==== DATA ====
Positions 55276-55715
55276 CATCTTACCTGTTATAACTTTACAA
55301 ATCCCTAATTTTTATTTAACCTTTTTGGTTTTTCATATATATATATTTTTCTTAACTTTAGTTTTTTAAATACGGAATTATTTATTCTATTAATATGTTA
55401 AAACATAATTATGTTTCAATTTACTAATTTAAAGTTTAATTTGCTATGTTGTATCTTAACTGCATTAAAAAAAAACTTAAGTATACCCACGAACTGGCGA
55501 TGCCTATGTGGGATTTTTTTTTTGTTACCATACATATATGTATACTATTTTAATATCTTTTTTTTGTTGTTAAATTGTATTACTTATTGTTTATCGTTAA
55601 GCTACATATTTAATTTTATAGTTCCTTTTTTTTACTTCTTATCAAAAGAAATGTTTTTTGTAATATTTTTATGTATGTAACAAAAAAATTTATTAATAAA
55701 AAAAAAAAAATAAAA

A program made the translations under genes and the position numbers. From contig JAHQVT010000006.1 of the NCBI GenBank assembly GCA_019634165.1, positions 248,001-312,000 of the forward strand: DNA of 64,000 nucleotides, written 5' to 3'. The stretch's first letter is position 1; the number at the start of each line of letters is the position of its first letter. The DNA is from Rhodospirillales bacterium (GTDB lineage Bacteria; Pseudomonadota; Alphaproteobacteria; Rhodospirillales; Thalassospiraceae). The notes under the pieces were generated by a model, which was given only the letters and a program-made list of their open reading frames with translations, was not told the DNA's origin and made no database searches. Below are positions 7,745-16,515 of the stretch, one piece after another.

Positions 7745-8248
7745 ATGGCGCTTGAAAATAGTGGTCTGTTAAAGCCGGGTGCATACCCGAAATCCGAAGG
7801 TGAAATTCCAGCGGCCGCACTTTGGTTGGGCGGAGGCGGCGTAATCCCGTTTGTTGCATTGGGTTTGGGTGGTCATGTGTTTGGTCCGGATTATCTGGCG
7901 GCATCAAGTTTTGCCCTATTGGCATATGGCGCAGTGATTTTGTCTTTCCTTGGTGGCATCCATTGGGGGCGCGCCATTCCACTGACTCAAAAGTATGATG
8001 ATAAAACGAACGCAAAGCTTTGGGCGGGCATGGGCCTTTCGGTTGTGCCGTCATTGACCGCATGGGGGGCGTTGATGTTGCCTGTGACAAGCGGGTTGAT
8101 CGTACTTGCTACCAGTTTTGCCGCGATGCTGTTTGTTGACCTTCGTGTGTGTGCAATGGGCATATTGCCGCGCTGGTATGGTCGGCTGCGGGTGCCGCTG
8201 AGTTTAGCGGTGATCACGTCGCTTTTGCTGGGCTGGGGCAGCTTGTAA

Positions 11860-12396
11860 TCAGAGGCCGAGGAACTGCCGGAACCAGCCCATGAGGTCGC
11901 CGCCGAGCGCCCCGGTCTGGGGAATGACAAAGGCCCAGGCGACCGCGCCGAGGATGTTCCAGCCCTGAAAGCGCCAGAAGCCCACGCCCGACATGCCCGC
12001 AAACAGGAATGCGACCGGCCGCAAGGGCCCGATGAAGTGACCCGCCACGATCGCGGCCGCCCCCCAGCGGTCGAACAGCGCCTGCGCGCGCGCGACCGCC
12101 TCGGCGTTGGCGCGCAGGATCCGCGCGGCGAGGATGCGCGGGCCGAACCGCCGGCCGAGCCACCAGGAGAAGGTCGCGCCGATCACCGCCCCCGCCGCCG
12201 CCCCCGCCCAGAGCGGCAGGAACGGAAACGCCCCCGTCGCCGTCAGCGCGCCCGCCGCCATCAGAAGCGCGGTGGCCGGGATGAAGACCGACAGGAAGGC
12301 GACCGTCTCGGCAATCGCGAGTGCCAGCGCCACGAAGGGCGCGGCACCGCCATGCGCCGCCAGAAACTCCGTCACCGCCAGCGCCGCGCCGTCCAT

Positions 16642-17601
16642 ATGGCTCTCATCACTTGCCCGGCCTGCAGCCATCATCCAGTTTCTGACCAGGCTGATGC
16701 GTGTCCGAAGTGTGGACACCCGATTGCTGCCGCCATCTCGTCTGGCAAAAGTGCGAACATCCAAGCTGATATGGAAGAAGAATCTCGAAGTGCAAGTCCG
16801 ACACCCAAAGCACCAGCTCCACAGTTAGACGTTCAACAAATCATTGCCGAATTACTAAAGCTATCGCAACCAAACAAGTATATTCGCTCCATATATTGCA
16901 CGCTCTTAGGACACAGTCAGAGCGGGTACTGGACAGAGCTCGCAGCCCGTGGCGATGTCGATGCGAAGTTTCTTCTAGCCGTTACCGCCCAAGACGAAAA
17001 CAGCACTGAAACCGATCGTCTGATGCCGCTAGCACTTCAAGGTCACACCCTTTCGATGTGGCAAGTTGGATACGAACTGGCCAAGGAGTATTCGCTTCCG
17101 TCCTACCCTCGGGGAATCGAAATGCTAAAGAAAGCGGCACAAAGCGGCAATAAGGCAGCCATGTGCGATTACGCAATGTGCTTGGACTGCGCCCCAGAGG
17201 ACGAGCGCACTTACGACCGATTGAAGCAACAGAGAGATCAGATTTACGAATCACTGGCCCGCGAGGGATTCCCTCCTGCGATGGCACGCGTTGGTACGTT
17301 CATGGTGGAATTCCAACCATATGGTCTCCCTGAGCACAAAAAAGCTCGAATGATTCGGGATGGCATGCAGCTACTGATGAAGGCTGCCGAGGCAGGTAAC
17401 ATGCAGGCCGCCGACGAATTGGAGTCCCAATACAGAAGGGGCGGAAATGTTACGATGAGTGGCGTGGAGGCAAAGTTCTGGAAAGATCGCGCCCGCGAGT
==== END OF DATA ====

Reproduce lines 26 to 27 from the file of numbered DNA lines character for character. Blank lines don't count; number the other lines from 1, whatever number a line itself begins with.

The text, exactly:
16801 ACACCCAAAGCACCAGCTCCACAGTTAGACGTTCAACAAATCATTGCCGAATTACTAAAGCTATCGCAACCAAACAAGTATATTCGCTCCATATATTGCA
16901 CGCTCTTAGGACACAGTCAGAGCGGGTACTGGACAGAGCTCGCAGCCCGTGGCGATGTCGATGCGAAGTTTCTTCTAGCCGTTACCGCCCAAGACGAAAA